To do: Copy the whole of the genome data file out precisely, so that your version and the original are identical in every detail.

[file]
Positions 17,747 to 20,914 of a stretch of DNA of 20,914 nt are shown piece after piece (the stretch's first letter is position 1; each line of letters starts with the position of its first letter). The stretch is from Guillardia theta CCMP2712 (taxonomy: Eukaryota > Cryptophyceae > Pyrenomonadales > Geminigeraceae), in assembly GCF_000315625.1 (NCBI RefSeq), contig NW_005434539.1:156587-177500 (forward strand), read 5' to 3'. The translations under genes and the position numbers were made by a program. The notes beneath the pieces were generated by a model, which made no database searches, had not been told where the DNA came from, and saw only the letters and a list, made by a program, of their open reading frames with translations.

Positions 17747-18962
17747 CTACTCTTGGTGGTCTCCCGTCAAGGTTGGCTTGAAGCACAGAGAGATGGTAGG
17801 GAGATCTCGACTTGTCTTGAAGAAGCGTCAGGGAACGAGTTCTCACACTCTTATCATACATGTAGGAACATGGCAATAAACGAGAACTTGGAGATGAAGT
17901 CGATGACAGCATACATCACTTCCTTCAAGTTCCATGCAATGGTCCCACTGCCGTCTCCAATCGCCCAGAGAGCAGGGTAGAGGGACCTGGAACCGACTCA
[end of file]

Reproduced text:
Positions 17,747 to 20,914 of a stretch of DNA of 20,914 nt are shown piece after piece (the stretch's first letter is position 1; each line of letters starts with the position of its first letter). The stretch is from Guillardia theta CCMP2712 (taxonomy: Eukaryota > Cryptophyceae > Pyrenomonadales > Geminigeraceae), in assembly GCF_000315625.1 (NCBI RefSeq), contig NW_005434539.1:156587-177500 (forward strand), read 5' to 3'. The translations under genes and the position numbers were made by a program. The notes beneath the pieces were generated by a model, which made no database searches, had not been told where the DNA came from, and saw only the letters and a list, made by a program, of their open reading frames with translations.

Positions 17747-18962
17747 CTACTCTTGGTGGTCTCCCGTCAAGGTTGGCTTGAAGCACAGAGAGATGGTAGG
17801 GAGATCTCGACTTGTCTTGAAGAAGCGTCAGGGAACGAGTTCTCACACTCTTATCATACATGTAGGAACATGGCAATAAACGAGAACTTGGAGATGAAGT
17901 CGATGACAGCATACATCACTTCCTTCAAGTTCCATGCAATGGTCCCACTGCCGTCTCCAATCGCCCAGAGAGCAGGGTAGAGGGACCTGGAACCGACTCA